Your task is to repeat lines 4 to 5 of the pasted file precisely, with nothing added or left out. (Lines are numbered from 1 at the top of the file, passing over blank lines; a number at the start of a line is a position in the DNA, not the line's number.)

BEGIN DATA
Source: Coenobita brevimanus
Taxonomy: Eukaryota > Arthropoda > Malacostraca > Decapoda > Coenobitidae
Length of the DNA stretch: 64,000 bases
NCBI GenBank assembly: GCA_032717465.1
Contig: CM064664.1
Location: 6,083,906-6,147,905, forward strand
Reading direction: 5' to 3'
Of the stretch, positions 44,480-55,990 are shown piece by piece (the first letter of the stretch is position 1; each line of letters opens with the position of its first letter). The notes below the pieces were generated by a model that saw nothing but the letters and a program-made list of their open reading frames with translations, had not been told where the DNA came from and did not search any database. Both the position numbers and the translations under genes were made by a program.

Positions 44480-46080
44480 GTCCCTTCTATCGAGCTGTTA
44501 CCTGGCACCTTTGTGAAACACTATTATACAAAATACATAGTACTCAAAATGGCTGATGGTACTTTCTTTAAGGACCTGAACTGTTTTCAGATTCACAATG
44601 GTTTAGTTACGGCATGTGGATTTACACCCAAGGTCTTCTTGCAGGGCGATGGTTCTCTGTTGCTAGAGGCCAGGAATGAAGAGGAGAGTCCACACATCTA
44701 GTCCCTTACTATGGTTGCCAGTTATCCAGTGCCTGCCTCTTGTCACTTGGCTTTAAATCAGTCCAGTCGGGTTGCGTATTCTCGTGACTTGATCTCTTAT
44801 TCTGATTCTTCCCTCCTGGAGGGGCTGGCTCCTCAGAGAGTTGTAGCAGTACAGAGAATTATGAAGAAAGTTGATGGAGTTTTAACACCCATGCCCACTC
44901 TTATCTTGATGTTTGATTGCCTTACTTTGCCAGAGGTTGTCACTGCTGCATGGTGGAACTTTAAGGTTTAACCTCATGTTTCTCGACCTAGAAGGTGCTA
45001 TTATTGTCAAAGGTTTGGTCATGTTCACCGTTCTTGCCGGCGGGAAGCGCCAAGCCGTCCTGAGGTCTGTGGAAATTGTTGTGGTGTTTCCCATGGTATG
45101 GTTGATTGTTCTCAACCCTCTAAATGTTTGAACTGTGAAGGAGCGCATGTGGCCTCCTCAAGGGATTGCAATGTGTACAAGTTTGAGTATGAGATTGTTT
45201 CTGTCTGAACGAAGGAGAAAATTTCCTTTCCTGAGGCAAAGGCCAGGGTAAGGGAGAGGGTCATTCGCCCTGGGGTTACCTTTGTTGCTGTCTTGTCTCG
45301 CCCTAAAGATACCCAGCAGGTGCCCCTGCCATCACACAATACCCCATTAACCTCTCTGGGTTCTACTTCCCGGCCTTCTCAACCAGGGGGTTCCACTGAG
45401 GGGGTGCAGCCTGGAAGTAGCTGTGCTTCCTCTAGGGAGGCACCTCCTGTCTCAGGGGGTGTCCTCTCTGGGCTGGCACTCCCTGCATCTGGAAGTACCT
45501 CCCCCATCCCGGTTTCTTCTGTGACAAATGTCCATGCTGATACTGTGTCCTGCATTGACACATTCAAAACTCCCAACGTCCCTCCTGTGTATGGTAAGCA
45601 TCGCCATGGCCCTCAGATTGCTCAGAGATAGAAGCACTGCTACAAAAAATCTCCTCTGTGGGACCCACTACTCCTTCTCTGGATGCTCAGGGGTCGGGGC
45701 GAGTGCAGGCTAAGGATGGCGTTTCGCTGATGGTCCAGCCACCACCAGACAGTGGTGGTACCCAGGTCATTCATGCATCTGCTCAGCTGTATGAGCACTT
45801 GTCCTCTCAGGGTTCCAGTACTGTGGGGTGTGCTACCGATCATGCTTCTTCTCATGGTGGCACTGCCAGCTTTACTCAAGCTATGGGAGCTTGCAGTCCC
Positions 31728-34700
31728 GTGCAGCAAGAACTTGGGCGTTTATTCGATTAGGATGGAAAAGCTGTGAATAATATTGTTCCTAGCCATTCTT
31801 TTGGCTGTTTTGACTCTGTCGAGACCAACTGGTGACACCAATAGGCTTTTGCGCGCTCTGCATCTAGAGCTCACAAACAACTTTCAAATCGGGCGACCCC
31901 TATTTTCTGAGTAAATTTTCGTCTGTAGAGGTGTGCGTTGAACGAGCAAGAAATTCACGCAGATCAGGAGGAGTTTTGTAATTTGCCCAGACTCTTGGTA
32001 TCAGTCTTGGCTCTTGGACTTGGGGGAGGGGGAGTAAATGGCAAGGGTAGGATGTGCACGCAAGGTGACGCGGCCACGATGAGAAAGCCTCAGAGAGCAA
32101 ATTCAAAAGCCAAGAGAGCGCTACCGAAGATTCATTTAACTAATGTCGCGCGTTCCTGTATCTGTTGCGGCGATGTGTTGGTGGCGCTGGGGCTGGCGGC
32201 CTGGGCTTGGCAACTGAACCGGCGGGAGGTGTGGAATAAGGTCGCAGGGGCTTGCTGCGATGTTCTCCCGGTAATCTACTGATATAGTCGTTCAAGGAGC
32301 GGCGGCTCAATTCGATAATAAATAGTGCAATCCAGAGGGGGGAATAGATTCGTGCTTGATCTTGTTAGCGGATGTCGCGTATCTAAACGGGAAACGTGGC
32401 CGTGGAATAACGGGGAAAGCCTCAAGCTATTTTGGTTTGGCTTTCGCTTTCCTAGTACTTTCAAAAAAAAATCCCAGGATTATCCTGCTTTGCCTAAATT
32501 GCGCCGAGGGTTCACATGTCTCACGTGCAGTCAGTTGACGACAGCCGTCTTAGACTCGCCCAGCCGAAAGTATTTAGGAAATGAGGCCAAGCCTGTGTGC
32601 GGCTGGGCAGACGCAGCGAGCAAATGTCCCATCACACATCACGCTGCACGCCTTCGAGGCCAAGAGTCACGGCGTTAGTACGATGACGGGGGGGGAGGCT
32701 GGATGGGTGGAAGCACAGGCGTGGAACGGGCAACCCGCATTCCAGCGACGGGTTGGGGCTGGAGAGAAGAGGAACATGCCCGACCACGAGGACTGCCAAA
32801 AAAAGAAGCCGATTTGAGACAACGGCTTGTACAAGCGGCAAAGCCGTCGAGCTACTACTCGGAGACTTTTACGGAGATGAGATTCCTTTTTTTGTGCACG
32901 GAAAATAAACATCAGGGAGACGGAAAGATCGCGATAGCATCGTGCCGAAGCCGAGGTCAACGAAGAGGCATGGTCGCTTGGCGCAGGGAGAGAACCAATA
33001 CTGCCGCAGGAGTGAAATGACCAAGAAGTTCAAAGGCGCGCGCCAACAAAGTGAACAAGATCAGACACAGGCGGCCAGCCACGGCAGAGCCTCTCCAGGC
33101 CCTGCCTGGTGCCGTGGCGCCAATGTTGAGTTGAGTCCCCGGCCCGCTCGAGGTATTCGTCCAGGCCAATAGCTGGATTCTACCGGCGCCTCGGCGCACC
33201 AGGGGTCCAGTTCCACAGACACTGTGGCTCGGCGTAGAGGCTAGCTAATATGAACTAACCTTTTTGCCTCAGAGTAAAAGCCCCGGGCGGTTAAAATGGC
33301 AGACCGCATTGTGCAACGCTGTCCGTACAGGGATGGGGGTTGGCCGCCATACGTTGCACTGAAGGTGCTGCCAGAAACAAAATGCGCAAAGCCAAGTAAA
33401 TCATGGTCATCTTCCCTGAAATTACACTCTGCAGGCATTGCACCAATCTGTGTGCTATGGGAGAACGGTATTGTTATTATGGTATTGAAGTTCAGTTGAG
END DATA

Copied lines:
NCBI GenBank assembly: GCA_032717465.1
Contig: CM064664.1